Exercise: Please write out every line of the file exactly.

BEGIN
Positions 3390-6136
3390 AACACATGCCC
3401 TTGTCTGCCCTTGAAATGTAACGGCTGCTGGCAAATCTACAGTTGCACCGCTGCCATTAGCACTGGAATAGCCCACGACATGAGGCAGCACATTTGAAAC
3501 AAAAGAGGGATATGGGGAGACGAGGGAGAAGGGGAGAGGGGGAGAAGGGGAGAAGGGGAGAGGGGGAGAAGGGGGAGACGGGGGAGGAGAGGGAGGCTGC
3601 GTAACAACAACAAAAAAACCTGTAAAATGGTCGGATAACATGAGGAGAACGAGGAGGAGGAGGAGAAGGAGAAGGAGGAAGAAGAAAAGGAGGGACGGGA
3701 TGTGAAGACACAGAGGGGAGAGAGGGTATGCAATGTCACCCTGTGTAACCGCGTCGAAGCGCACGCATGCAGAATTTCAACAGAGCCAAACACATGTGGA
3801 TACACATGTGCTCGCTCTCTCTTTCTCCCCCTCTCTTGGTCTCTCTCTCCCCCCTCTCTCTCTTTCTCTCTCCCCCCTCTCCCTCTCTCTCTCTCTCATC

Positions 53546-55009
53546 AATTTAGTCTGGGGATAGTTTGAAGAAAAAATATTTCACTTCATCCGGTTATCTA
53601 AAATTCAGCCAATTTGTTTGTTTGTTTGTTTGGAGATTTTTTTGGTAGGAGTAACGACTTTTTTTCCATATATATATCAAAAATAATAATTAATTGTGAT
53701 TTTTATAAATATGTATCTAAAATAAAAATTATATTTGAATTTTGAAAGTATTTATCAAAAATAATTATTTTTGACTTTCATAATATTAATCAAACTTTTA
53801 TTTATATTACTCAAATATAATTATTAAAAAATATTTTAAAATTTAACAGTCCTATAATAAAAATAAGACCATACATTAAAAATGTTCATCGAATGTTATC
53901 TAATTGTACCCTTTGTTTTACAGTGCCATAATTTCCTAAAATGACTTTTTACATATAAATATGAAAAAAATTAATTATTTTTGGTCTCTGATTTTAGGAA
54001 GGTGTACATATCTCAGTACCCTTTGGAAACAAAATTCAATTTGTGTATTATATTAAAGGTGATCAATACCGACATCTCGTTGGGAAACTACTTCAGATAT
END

Positions 3390-6136
3390 AACACATGCCC
3401 TTGTCTGCCCTTGAAATGTAACGGCTGCTGGCAAATCTACAGTTGCACCGCTGCCATTAGCACTGGAATAGCCCACGACATGAGGCAGCACATTTGAAAC
3501 AAAAGAGGGATATGGGGAGACGAGGGAGAAGGGGAGAGGGGGAGAAGGGGAGAAGGGGAGAGGGGGAGAAGGGGGAGACGGGGGAGGAGAGGGAGGCTGC
3601 GTAACAACAACAAAAAAACCTGTAAAATGGTCGGATAACATGAGGAGAACGAGGAGGAGGAGGAGAAGGAGAAGGAGGAAGAAGAAAAGGAGGGACGGGA
3701 TGTGAAGACACAGAGGGGAGAGAGGGTATGCAATGTCACCCTGTGTAACCGCGTCGAAGCGCACGCATGCAGAATTTCAACAGAGCCAAACACATGTGGA
3801 TACACATGTGCTCGCTCTCTCTTTCTCCCCCTCTCTTGGTCTCTCTCTCCCCCCTCTCTCTCTTTCTCTCTCCCCCCTCTCCCTCTCTCTCTCTCTCATC

Positions 53546-55009
53546 AATTTAGTCTGGGGATAGTTTGAAGAAAAAATATTTCACTTCATCCGGTTATCTA
53601 AAATTCAGCCAATTTGTTTGTTTGTTTGTTTGGAGATTTTTTTGGTAGGAGTAACGACTTTTTTTCCATATATATATCAAAAATAATAATTAATTGTGAT
53701 TTTTATAAATATGTATCTAAAATAAAAATTATATTTGAATTTTGAAAGTATTTATCAAAAATAATTATTTTTGACTTTCATAATATTAATCAAACTTTTA
53801 TTTATATTACTCAAATATAATTATTAAAAAATATTTTAAAATTTAACAGTCCTATAATAAAAATAAGACCATACATTAAAAATGTTCATCGAATGTTATC
53901 TAATTGTACCCTTTGTTTTACAGTGCCATAATTTCCTAAAATGACTTTTTACATATAAATATGAAAAAAATTAATTATTTTTGGTCTCTGATTTTAGGAA
54001 GGTGTACATATCTCAGTACCCTTTGGAAACAAAATTCAATTTGTGTATTATATTAAAGGTGATCAATACCGACATCTCGTTGGGAAACTACTTCAGATAT